It’s been closed for 2,000 years, according to Egypt’s Ministry of Antiquities, and no one knows who’s inside.
“Experts have not yet determined to whom the tomb belongs,” Mostafa Waziri, the General Secretary of Egypt’s Supreme Council of Antiquities, told Yahoo News.
When ScienceAlert reported the existence of the mysterious sarcophagus on Wednesday, people immediately warned against opening it. It would unleash a curse that would bring a thousand years of darkness to all of humanity, they argued.
Every mummy movie tells us to leave it alone, they protested.
The start of every horror and dark fantasy movie about Egypt since the beginning of cinema history…yep. This should go well.
— Jon_Davis (@JDAvatar) July 11, 2018
Calm down everyone! We all need to think about this reasonably.
It is more than likely Nyarlathotep, the crawlining chaos. Here to usher in a new era of madness and horror.
— Nyssa🏳️🌈 (@AshfieldNyssa) July 11, 2018
I know how this one goes… https://t.co/KAEQcUWUmd
— Neil Gaiman (@neilhimself) July 11, 2018
But hey, let’s open the thing.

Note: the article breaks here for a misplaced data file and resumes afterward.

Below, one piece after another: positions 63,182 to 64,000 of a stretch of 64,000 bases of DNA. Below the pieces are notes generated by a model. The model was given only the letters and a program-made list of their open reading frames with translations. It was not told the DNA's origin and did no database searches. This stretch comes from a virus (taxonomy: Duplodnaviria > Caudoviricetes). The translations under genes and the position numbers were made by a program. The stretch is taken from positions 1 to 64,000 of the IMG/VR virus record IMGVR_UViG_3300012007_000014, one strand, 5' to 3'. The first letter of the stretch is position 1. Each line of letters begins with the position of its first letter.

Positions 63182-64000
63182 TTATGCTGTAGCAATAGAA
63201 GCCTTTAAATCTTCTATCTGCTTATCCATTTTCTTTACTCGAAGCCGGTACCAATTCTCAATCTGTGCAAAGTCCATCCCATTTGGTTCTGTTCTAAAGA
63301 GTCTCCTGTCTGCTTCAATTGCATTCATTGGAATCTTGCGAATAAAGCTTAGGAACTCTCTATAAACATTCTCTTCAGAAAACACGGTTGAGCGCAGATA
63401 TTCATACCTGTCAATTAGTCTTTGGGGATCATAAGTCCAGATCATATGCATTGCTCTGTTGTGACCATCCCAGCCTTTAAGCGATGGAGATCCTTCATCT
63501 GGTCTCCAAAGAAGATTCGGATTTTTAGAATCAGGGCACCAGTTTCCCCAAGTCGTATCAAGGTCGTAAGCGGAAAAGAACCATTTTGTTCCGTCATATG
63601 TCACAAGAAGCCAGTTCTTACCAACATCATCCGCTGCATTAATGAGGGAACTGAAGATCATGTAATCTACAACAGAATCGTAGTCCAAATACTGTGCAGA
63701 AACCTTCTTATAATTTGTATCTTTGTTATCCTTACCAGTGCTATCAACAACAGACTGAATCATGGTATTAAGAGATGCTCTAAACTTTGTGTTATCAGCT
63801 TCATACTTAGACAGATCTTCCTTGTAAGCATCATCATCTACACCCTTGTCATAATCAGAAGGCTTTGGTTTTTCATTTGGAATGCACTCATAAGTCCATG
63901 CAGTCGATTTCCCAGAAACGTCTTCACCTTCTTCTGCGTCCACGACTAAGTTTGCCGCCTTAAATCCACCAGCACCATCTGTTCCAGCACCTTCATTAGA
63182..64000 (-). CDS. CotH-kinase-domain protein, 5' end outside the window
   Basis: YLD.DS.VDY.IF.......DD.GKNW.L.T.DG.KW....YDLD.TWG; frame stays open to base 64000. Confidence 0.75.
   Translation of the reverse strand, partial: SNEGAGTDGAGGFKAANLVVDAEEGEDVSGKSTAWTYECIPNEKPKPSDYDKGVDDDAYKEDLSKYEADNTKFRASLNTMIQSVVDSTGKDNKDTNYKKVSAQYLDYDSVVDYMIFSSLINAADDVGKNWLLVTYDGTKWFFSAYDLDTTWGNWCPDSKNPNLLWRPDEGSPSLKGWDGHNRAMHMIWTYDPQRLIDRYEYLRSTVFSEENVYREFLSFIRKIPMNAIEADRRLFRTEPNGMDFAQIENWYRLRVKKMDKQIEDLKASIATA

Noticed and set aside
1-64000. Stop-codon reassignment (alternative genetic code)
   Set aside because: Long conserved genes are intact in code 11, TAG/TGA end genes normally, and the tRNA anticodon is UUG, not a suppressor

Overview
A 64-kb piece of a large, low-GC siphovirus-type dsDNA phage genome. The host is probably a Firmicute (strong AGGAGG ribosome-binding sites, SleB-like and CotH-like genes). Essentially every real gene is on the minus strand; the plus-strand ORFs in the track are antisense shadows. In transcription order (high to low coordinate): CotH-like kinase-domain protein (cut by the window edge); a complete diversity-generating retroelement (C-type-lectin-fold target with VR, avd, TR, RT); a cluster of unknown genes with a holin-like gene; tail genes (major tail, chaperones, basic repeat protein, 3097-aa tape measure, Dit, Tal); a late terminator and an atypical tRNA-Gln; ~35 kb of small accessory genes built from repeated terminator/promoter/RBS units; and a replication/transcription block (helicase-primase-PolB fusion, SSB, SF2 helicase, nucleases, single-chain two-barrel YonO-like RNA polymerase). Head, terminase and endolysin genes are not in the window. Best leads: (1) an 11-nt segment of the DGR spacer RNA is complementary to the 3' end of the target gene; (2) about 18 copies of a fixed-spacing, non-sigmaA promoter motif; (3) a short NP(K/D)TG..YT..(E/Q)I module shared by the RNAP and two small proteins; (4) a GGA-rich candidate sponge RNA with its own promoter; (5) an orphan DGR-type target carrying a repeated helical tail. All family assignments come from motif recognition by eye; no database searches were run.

We know mummy curses aren’t real. They’re a made up thing in books and movies. I know that’s something someone would say in a mummy movie, but still.
We have only one clue to what the sarcophagus contains – an alabaster bust found nearby, probably of the owner. But it’s been degraded over time and we have no other records, so it’s not really helpful.
And besides, if there really is a curse that would cause the rivers to flow with blood and the seas to boil, is that so bad?
Sea levels are rising, fascism is on the rise, North Korea is continuing to develop nuclear weapons, and bees are dying at an alarming rate. We can handle a mummy’s curse.
::looks around at the state of the world::
::throws up hands::
Fuck it, just open the thing. Unleash a hoard of supernatural scarab beetles and a powerful undead king hellbent for vengeance against a world that bound, entombed, and forgot him. Can’t hurt, might help. https://t.co/yCmfFZLUta
— Cherie Priest (@cmpriest) July 11, 2018
Sure, scientists say that opening it would be really hard or whatever, but that doesn’t mean it shouldn’t happen.
“It’s difficult to move it intact and open [it] in a museum,” Ayman Ashmawy, the head of ancient Egyptian artifacts at the Egypt’s ministry of antiquities, told The Guardian.
“It’s five meters underground and the whole thing weighs over 30 tons. The lid alone is 15 tons.”
I say, it’s all worth the risk. Let’s figure out what we’re dealing with here.
This article was originally published by Business Insider.
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